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    2016 C-store Sales Positive in Eight of the 10 Top In-Store Categories

    Strong growth seen in foodservice, snacking.

    CHICAGO — Convenience stores posted positive sales in eight of the top 10 in-store categories in 2016, according to NACS, the Association for Convenience & Fuel Retailing, State of the Industry data.

    Last year, c-stores experienced record in-store sales of $233 billion — the third straight year of $10 billion-plus in pretax profits.

    The top 10 in-store categories ranked by sales dollars represent 80 percent of all in-store sales. In 2016, eight of the top 10 in-store categories saw positive sales, including cigarettes, and nine had positive gross profit dollar growth. Contributing factors included low fuel prices, job growth, and more discretionary income to spend.

    The breakdown of in-store sales in 2016 was:

    • Tobacco, including cigarettes and other tobacco products (OTP): 36 percent
    • Foodservice, including prepared and commissary food, and hot, cold and dispensed beverages: 21.7 percent
    • Packaged beverages, including carbonated soft drinks, energy drinks, sports drinks, water, juices and teas: 15 percent
    • Center of store, including salty, candy, packaged sweet snacks and alternative snacks: 9.8 percent
    • Beer: 6.7 percent and 12.2 percent of stores selling beer
    • Other: 10.8 percent

    Although tobacco products, including cigarettes, were 36 percent of in-store sales dollars, they accounted for only 18.2 percent of gross profit dollars. OTP achieved double-digit growth in both sales and gross profit dollars. According to NACS, product innovation and consumers moving from combustible tobacco products to other forms of tobacco are driving the OTP category.

    Foodservice continues to be a key area for growth in the convenience store channel. In 2016, foodservice contributed 21.7 percent of in-store sales and accounted for 35.2 percent of gross profit dollars, with prepared food and cold dispensed beverages driving the category’s growth. Last year c-stores experienced growth in every foodservice subcategory except for commissary and frozen dispensed beverages.

    Packaged beverages (non-alcohol) accounted for 18.5 percent of gross profit dollars in 2016. Within the category, increases occurred with enhanced water (12.3 percent), sports drinks (4.5 percent) and bottled water (3.9 percent) led sales growth from the cooler as consumers move toward healthier and/or functional beverage options.

    Snacking categories, encompassing salty, candy and alternative snacks, all experienced strong growth as consumers — especially millennials — move toward snacking and away from traditional meals. For the second consecutive year, alternative snacks reached the top 10 in-store merchandise categories, signaling a desire by consumers for immediate/healthier snacking options.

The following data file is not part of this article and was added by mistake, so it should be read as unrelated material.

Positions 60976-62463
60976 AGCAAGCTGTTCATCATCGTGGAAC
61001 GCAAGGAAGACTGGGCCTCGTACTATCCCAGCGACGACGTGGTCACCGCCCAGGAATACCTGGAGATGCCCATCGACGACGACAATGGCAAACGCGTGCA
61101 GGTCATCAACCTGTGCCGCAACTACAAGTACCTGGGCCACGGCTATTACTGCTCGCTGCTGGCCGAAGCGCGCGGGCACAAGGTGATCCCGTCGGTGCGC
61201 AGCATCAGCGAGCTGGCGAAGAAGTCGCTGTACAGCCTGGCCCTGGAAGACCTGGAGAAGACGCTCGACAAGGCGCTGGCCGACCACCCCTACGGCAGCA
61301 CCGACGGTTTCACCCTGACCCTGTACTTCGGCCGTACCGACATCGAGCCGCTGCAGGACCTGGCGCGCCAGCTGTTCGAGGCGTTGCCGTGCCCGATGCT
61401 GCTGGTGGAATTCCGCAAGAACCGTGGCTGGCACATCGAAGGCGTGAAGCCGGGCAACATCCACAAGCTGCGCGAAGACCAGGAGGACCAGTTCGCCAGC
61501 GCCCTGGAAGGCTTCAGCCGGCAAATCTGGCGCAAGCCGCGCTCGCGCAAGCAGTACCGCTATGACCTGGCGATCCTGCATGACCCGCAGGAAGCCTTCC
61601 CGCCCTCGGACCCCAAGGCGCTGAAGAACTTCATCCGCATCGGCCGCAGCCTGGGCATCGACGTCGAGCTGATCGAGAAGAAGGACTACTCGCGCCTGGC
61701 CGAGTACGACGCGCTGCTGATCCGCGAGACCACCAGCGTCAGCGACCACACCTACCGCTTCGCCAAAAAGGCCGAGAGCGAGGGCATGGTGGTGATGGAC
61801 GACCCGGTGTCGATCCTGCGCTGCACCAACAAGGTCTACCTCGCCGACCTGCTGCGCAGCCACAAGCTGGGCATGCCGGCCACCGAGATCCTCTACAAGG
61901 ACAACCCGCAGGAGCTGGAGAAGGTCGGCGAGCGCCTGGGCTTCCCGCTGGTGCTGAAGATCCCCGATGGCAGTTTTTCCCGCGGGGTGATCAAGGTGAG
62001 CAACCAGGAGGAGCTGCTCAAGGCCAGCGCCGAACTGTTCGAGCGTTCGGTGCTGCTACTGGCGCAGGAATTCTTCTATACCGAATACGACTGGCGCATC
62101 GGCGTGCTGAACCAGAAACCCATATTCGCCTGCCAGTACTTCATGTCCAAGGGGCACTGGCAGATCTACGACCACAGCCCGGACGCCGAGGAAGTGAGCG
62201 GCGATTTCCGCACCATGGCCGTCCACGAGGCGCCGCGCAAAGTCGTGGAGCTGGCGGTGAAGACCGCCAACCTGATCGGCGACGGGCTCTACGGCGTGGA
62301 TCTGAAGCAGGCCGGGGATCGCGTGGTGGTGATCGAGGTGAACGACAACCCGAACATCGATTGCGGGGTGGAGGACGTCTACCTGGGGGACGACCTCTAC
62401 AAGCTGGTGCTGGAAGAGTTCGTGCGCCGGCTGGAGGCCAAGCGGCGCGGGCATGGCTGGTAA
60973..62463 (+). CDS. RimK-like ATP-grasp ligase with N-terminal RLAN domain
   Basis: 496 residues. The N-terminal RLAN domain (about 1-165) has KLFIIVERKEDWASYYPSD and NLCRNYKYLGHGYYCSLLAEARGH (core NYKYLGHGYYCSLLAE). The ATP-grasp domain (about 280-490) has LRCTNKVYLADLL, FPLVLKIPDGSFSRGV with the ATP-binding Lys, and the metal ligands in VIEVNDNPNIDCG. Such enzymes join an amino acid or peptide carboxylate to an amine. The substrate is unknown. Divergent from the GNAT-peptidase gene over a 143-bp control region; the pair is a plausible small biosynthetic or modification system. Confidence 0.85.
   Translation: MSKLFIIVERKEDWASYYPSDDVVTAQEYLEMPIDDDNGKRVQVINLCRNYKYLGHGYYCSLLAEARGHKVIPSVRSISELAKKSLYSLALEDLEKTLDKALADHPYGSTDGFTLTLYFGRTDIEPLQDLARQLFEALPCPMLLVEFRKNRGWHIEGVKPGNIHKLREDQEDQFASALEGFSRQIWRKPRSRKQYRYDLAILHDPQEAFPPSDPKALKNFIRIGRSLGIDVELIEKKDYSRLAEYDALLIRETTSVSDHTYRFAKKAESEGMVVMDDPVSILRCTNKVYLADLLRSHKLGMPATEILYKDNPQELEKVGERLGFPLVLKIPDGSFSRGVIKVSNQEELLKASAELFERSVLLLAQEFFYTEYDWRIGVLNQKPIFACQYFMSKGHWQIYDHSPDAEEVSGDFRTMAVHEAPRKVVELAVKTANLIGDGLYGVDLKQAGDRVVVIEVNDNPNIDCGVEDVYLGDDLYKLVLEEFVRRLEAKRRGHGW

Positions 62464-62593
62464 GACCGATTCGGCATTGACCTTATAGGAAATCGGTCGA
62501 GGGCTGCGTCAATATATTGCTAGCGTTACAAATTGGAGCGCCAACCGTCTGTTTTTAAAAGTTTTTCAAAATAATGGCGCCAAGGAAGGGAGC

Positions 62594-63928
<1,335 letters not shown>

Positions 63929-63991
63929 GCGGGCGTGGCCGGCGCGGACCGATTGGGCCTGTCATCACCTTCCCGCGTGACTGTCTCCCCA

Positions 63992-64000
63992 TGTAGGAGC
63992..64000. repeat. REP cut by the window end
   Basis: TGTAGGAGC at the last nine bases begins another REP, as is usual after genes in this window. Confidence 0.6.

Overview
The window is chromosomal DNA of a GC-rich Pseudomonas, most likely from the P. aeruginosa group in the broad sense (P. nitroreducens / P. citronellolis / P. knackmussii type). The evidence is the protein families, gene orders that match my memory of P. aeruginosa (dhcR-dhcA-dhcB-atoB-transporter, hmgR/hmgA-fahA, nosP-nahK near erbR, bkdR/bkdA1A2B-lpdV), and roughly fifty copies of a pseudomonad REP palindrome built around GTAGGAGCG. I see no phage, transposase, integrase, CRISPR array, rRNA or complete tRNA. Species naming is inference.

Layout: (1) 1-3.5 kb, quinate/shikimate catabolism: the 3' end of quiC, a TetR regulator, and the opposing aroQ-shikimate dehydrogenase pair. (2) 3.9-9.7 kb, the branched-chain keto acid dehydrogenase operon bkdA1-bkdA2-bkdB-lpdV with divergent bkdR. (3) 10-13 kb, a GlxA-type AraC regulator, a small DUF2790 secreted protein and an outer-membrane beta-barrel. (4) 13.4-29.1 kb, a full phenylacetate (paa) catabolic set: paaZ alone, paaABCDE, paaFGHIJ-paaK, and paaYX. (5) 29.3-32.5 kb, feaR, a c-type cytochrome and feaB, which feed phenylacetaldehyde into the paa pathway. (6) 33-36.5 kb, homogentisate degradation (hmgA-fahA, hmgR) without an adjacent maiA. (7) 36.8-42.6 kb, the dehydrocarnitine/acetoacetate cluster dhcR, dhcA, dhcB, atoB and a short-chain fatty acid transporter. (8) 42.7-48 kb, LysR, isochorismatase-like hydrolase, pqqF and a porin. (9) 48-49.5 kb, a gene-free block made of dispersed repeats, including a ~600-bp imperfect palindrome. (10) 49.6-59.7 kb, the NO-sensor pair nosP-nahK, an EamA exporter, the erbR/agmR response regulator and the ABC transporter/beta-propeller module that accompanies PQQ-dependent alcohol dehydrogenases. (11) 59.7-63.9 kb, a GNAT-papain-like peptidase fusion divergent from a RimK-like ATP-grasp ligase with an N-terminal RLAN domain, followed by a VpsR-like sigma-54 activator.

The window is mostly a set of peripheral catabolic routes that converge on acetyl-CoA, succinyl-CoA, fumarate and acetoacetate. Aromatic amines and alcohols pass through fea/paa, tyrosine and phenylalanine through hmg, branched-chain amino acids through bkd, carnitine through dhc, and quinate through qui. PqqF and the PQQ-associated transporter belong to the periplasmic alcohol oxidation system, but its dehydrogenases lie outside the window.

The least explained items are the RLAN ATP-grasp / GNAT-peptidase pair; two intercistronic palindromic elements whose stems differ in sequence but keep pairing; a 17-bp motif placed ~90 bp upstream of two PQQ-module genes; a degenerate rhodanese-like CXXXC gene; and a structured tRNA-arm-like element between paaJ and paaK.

AT THE PUMPS

    Selling 80 percent of the fuel purchased in the country, c-stores reported a 9.2-percent decline in fuel sales in 2016. This was driven by another year of low gas prices, which averaged $2.17 compared with $2.44 in 2015.

    Fuel sales volume was up 2.6 percent, riding the wave of continued economy recovery. Fuel margins dropped in 2016 to 23.1 cents vs. 23.4 cents in 2015. However, because of overall fuel gross profit increased 1.6 percent per store per month.

    OPERATIONS

    Despite record in-store sales, direct store operating expenses (DSOE), including wages, payroll taxes, health-care insurance, card fees, utilities, repairs/maintenance and supplies, as well as several other categories including franchise fees and property taxes, outpaced inside gross profit dollars for the second consecutive year. This trend is creating challenges for convenience retailers as they look to grow their businesses, NACS stated.

    The convenience and fuel retailing industry employed 2.5 million people in 2016, wages were up 8.1 percent and the average wage for a store associate is $9.99 per hour. Turnover for store associates was 133 percent, up from 95 percent in 2015, according to the recently released NACS Compensation Report of 2016 Data. The rise is primarily due to tighter labor markets resulting from being in the seventh year of economic recovery.

    In the c-store industry, NACS found a dichotomy between the top-quartile performers and bottom-quartile performers, with nearly a 10-fold difference in store operating profit between the two quartiles. When it comes to foodservice, the top quartile is excelling at hot dispensed beverages, with 6.6 times the coffee sales vs. to the bottom quartile and more than three times in prepared food sales.

    The industry’s 2016 metrics are based on the NACS State of the Industry survey powered by its wholly owned subsidiary CSX LLC, the industry’s largest online database of financial and operating data. 

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